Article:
Reviews: INVISIBLE: The Dangerous Allure of the Unseen

Book cover - Invisible: The Dangerous Allure of the Unseen

“Ball leads us on a very fun, largely chronological journey through invisibility, beginning with myth and early magicians, ending with quantum physics, and stopping along the way at Newton, Leibniz, microscopy, photography, spiritualism, B movies, and science fiction. He is lucid and interesting on every topic he touches, from the ghost in “Hamlet” to those unseen extra dimensions posited by string theory.” Kathryn Schultz, New Yorker (here)

“crisp and often witty, packed with abstruse information. Ball’s extensive research, rather than being a parade of intellectual swank, works to encourage connections and make the reader think… Assisted by rich reference to literature, history and philosophy… I liked many things about this book but perhaps what I liked best was his summing up: “As the history of invisibility shows, myth is no blueprint for the engineer. It is more important than that.” Salley Vickers, Observer (here)

“A fascinating compendium of the ways in which both the idea and the reality of invisibility have resonated in human minds over the centuries… Ball’s writing is incisive enough to keep the different elements hanging and working together like a finely tuned Alexander Calder mobile.” Economist (here)

“Intriguing… level headed… packed with ideas.” John Carey, Sunday Times (here) [subscription]

“[A] fantastic feast of ideas and information… Ball crosses and recrosses the border between science and myth effortlessly and is as much at home discussing stage illusions and adaptive colouration in animals as he is Ralph Ellison’s outsider fable Invisible Man and H G Wells’s sci-fi classic of almost the same name. He can explain the boggling complexities behind carving holes in space-time and the developments in microscopic software towards “smart air” sprays, laden with circuitry too small to see, that can make any object interactive and programmable… In this enthralling book, Philip Ball’s elegant and intelligent mastery is very evident indeed.” Claire Harman, Evening Standard (here)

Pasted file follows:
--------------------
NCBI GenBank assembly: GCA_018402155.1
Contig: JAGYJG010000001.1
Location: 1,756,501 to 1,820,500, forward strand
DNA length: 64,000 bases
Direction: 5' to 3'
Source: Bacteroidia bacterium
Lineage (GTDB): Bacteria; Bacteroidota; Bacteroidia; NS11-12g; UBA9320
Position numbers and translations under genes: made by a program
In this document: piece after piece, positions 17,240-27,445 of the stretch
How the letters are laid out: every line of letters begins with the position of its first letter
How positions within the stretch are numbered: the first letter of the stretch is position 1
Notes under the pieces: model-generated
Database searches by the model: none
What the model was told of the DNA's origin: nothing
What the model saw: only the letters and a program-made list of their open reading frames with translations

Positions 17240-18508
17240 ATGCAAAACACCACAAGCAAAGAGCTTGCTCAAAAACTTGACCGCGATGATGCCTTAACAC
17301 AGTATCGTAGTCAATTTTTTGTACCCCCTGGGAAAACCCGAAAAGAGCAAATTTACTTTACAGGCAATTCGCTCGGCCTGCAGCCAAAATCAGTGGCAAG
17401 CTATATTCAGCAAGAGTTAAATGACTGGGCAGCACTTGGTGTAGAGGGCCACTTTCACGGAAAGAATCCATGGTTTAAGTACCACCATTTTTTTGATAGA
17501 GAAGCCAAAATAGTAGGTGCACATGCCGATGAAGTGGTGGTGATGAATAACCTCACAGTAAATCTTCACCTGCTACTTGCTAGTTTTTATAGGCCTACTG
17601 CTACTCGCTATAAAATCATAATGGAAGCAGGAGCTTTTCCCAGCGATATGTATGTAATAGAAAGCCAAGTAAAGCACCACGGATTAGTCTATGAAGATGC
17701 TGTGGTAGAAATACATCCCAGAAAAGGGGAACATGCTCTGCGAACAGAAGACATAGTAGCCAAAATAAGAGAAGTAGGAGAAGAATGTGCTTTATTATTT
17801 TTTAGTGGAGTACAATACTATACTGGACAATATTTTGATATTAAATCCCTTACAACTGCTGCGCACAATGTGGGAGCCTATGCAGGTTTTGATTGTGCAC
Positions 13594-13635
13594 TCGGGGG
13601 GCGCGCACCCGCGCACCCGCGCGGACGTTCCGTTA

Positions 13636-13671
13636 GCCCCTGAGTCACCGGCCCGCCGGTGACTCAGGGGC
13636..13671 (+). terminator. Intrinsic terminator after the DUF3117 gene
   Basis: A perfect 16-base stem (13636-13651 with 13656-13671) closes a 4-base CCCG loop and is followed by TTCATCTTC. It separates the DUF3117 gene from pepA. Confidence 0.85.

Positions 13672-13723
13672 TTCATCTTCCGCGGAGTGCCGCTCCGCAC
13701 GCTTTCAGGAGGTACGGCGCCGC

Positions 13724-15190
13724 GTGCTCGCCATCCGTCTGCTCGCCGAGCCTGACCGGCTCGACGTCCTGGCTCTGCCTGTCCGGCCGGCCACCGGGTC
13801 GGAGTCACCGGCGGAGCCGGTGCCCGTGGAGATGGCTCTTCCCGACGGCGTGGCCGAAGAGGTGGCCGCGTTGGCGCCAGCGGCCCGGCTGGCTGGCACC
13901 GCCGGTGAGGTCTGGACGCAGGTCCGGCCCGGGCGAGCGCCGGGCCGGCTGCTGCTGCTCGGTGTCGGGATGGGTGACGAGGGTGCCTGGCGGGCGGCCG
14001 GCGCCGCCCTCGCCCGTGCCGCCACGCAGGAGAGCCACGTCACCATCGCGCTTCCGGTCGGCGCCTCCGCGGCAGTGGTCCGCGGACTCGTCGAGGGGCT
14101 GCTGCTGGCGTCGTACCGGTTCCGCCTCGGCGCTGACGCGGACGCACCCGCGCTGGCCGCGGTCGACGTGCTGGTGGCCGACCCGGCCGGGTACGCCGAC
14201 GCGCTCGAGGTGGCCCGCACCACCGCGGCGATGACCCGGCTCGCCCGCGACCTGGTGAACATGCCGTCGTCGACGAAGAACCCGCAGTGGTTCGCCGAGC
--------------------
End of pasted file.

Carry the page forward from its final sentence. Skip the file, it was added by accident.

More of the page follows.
“teems with a dizzying array of examples: dark matter, microscopic life, Abbott and Costello, ghosts, radiation, The Blair Witch Project and much more… as a harvest of fascinating facts delivered with sharp wit and insight, it is hard to fault. And like all good works of cultural history, it reveals how extraordinary the ordinary is when viewed from a different angle.” Robert Douglas-Fairhurst, Daily Telegraph (here)

“The science of invisibility remains trapped somewhere in the half-world between technology, myth and illusionism. It is the perfect subject for Philip Ball, then… fizzes at times like a high-voltage power cable.”
James McConnachie, Spectator

“The history of invisibility provides a rich seam of stories and analysis for Philip Ball, one of the most engaging contemporary science writers.” Clive Cookson, Financial Times (here)

Published by Bodley Head/Chicago University Press, (Autumn 2014)
hardcover 978-0-226-23889-0
Now available in paperback (Vintage, 2015).

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Book cover - Invisible: The Dangerous Allure of the Unseen  Invisible paperback

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